Next big little town?
Baton Rouge commuters first identified St. Francisville as the preferable place to experience the ebb and flow of small town life instead of the Capitol City’s push and shove. Others found their city on the hill to be closer in places with names like Beauregard Town, or Spanish Town, even Breaux Bridge.
Where will the next generation of budding country squires, hipsters, young families, artists and professionals find the practical-arty-down-home- wrapped-up-in-a bargain-place to live and work?
Some say “go west.” The under-utilized west bank of Ascension Parish, that is.
Ladies and gentlemen, I offer Donaldsonville.
Before you rush off to your GoogleMap app, let me give you the details: Donaldsonville is about thirty-five miles away from Baton Rouge. By comparison, St. Francisville is thirty-two miles, Livingston, thirty-four, and Watson, twenty-four miles. Breaux Bridge is forty-eight miles, but it’s closer to Lafayette. On the surface, Donaldsonville appears to be the ideal homestead location for the semi-urban Internet professional who does business in the river metropolises.
Donaldsonville is a great place to be if you can forgo/embrace the alleged curse Father Francis Xavier Ceuppens laid on this quiet river burg 129 years ago. More on the curse later.
Added commuter benefit: there are several routes to D-ville. Yes, of course you can drive bumper-to-bumper on the overused Interstate 10 mess, braving its threat of Carmageddon—or you can motor leisurely along historic LA Highway 1, the longest Main Street in America.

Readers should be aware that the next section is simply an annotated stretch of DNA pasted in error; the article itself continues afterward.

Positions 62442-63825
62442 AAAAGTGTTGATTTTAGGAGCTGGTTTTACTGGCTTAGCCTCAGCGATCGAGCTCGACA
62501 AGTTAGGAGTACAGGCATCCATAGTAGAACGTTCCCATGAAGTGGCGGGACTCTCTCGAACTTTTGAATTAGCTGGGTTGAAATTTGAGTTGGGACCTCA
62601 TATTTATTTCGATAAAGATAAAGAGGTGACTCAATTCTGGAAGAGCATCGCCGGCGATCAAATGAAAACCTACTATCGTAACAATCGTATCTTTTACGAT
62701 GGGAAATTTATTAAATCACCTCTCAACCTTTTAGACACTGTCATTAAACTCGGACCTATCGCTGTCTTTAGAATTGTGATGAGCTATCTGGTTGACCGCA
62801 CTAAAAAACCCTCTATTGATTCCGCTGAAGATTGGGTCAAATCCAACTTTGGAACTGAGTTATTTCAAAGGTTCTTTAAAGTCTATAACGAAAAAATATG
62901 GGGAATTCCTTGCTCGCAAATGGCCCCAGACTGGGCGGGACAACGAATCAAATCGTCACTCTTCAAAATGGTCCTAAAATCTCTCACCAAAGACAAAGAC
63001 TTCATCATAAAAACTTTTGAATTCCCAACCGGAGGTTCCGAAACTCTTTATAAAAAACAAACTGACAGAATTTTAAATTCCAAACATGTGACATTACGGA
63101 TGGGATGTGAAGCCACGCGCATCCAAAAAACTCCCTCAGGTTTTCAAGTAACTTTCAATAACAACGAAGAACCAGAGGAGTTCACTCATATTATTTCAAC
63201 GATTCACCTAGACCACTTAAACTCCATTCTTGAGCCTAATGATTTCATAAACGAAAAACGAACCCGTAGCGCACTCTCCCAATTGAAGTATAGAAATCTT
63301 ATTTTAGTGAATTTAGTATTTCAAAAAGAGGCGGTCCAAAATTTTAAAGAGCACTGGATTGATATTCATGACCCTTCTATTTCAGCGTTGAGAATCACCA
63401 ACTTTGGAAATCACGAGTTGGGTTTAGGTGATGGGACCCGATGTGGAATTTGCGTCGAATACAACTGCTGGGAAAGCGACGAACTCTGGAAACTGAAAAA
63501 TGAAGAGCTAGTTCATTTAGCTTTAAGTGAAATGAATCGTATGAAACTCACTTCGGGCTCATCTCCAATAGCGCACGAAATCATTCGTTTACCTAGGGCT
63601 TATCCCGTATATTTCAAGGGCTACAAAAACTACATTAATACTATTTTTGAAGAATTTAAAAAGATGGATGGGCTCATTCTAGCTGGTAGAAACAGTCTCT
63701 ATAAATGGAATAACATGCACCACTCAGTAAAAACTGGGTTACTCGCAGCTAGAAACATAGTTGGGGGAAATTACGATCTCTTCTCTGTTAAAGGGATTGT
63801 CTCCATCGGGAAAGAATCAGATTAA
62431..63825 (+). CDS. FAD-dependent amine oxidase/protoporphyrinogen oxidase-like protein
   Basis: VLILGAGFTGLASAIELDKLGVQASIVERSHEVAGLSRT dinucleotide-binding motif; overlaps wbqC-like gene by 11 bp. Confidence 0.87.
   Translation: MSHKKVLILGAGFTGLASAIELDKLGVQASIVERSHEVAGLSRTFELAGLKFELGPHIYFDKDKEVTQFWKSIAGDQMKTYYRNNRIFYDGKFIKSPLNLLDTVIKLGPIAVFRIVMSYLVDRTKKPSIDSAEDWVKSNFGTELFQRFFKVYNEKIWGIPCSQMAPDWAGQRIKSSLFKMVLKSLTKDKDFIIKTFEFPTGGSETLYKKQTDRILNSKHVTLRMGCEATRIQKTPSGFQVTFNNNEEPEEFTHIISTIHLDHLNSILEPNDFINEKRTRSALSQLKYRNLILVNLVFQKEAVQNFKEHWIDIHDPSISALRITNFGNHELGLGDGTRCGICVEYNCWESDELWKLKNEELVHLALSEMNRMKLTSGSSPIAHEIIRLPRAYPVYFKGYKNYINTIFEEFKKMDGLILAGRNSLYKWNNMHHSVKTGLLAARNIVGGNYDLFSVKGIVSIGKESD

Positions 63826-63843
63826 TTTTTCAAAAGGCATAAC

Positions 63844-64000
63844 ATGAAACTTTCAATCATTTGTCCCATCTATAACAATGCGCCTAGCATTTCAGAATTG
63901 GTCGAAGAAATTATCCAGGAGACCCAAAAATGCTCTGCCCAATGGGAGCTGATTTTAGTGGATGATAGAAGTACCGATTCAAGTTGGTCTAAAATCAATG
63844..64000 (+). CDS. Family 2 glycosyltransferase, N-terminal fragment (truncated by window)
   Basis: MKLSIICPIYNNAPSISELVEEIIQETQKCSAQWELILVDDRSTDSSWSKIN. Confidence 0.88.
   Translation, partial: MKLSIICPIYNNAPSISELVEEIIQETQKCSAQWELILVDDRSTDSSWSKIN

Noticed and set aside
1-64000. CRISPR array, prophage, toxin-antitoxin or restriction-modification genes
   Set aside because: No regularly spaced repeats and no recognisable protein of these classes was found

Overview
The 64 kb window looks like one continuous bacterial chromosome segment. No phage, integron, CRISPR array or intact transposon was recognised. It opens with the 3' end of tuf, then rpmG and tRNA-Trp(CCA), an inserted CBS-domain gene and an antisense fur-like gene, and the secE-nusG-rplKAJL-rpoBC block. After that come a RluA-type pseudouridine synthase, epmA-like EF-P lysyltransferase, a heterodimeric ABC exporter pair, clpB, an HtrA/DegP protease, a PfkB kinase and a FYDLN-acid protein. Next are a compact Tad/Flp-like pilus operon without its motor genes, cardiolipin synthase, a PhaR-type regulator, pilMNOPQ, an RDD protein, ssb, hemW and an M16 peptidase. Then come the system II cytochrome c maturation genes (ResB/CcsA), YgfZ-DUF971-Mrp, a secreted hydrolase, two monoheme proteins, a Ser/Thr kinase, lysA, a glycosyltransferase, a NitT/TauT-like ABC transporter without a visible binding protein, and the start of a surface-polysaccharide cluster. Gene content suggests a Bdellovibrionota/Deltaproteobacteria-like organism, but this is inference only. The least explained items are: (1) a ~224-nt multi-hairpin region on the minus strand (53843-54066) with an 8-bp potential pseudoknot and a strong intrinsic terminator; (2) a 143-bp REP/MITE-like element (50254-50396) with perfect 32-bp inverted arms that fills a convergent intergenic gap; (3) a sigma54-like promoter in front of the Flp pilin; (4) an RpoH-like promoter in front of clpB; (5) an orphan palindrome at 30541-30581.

Imagine driving through the heart of historic river communities (Plaquemine, White Castle, Bayou Goula) and observing their unique river culture from the comfort of your automobile. There is a book about LA 1 (Louisiana Hwy. 1, by Anne Butler)—no one writes books about I-10.
The town features plenty of historic homes, replete with touches of the antebellum, French Quarter ironwork, gingerbread and other architectural details, at affordable prices. Prime Railroad Avenue commercial space for shops, restaurants and professional offices are also available and subject to numerous incentives and tax credits due to the town’s classification as a “Main Street Community” and locations within the Historic District.
Some believe that East Bank Ascension Parish communities have finished expanding to the river and it won’t be long before cheap land and economic opportunity and investment money travels across the Sunshine Bridge into Donaldsonville.
Donaldsonville Downtown Development District Director Missy Jandura, is excited about the town’s prospects.
“We’ve had six new businesses open in the last year. My generation loves the town and the old district’s vibe,” notes the thirty-something Jandura, “and with the job market the way it is now, it’s worth a gamble for my generation to open the salons and antique stores. It’s worth it to us.”
The town has a good cultural foundation. Folk artist Alvin Batiste has been painting happily at Framer Dave’s studio on Mississippi Street, and the River Road African Museum has embraced black history and culture in Donaldsonville since 1994. Culinary arts prevail as Chef John Folse used tax incentives to locate his food production facility in the town’s industrial park, and the Grapevine Restaurant has become a destination restaurant for epicureans. Finally, a new brick-paved river walk illuminated with decorative light posts and equipped with park benches was recently completed and provides a contemplative overlook of the Mississippi River.